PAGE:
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Such events can lead to disruption of money habits that can damage your finances, your relationships, or both.

Early experience leaves a deep mark

Growing up in a financially precarious home, especially if your family barely makes ends meet, can leave a deep mark on how you manage money as an adult, no matter how financially successful you become.

“Every day is an emergency when you are poor. You’re always one bad bill away from losing everything,” Mars Nevada, ad agency art director, Deliann Barros, told CNN’s “Diversified” podcast. “Having such an existential threat [and] realizing this as a child, you kind of spoil your mood in such a way that I don’t know if I’m quite an adult already.

Children can internalize stress and anxiety when they see their parents struggling financially, says Ed Coambs, licensed therapist, financial consultant and author of The Path to Healthy Love and Money: How Four Attachment Styles Affect Your Financial Well-Being.

How you handle money as an adult can be an emotional response to these stressors, Coambs says. One answer might be to drastically limit spending and be critical of your partner’s spending. Or vice versa, he said. “Perhaps you are too careless about money, believing that you can live for today, because tomorrow it may not be.”

Similarly, traumatic childhood experiences that may not be directly related to money, such as lack of love from parents or sexual abuse, can still lead to money-related behavior that is detrimental to your financial health and relationships, Coambs . marked.

For example, if you spend too much money to boost your self-esteem, it can lead not only to irreparable credit card debt, but also to painful criticism from your partner, which can feel like the threat of rejection you felt as a child. And this, in turn, can lead to financial secrecy.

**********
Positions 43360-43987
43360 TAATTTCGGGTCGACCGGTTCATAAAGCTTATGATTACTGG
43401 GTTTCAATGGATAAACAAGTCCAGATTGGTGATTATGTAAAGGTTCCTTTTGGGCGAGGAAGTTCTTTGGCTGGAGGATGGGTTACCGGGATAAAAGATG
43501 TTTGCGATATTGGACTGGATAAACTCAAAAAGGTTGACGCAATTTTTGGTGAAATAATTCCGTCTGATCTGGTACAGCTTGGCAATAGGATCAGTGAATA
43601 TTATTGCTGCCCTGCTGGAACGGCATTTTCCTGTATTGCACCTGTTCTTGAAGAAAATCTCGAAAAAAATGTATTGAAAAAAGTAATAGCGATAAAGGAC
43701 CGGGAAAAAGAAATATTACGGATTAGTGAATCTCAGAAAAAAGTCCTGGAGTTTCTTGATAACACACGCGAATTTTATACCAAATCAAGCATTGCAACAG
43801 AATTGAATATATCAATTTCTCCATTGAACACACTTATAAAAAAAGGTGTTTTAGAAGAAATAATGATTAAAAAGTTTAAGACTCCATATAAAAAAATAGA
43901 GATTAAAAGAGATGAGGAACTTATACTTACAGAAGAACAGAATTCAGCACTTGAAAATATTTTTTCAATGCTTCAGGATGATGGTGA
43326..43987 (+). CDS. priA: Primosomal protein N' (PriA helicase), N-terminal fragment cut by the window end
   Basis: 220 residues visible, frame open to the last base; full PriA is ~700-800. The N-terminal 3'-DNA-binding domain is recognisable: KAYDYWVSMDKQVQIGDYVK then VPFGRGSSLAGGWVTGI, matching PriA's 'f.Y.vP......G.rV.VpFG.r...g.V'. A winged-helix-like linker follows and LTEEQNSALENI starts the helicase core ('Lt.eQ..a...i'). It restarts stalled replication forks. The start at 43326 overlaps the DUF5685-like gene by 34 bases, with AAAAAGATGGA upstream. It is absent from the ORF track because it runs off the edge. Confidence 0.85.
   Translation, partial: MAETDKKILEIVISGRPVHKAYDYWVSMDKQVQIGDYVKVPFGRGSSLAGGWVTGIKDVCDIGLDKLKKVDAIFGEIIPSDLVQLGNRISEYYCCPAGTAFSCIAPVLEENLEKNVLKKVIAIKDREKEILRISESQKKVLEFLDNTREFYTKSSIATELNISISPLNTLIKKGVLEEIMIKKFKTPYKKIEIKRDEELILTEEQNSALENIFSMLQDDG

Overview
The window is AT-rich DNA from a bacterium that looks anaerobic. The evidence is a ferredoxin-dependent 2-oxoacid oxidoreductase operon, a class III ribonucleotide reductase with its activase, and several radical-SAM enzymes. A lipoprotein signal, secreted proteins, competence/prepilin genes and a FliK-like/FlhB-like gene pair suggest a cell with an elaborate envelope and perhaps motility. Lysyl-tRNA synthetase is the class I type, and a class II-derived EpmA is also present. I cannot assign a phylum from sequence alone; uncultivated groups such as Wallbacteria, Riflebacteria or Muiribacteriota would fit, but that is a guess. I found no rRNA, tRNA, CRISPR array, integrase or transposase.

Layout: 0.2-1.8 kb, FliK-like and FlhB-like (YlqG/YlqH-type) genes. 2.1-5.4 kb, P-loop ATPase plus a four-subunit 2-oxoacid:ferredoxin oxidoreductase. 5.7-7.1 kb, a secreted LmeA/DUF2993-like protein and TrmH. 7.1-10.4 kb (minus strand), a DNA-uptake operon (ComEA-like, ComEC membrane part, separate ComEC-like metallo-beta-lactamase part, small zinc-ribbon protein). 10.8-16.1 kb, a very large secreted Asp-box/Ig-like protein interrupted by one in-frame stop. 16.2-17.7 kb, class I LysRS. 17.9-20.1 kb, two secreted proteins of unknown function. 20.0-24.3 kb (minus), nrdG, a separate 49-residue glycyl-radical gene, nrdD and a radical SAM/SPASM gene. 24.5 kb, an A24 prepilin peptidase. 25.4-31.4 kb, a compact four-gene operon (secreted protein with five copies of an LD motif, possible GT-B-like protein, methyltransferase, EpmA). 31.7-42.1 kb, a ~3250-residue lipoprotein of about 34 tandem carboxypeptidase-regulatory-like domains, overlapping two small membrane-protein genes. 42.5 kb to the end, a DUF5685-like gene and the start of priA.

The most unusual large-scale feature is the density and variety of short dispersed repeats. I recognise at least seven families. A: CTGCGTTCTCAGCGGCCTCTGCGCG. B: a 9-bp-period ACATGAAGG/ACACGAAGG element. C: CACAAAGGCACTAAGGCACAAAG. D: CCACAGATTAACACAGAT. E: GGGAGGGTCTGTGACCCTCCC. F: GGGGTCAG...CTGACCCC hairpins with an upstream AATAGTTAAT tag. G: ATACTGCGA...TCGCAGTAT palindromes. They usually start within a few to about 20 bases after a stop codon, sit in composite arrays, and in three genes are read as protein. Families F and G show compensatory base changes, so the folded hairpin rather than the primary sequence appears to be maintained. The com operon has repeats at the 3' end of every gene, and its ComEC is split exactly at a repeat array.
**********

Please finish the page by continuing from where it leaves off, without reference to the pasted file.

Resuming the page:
Financial trauma in adulthood can have a long tail

Sometimes, of course, financial trauma comes in adulthood and not in childhood.

One particularly detrimental example is the financial blindness of a spouse. For example, the news that your spouse is having an affair can be traumatic. But this trauma is then exacerbated if you also find out that your unfaithful spouse has spent a lot of money on another person.

“It’s so traumatic and can overshadow sexual betrayal. It’s a one-two hit. This becomes very problematic because [you] I didn’t know,” said Debra Kaplan, licensed therapist and author of Clash of the Titans: Mastering the Powers of Sex, Money, and Power in Relationships.

For example, some people may react by becoming very reluctant to manage their money. “The impact becomes, ‘How can I trust? I can’t trust myself because I trusted this man. I don’t know what’s real.” So in the end they don’t spend because they don’t trust,” Kaplan said.

Finding Healthier Ways to Cope

If you suspect that you have unhealthy financial habits that are triggered by the emotions of a traumatic experience, there are ways to sort things out and have a healthier relationship with money.

Financial therapy is a growing field that typically combines the psychological expertise of a licensed therapist with the skills of a certified financial planner in managing money and changing financial behavior.

Sometimes you can get both in the same person. But if not, you might want to see a therapist first, recommended Alex Melkumian, a licensed marriage and family therapist and founder of the Los Angeles-based Financial Psychology Center.

“Meet someone with clinical experience to get into your money history and find out why you behave the way you do. Then, when you process this experience, you can meet with the CFP to delve into the numbers,” Melkumyan said.

In any case, always check the credentials and experience of a professional before working with them.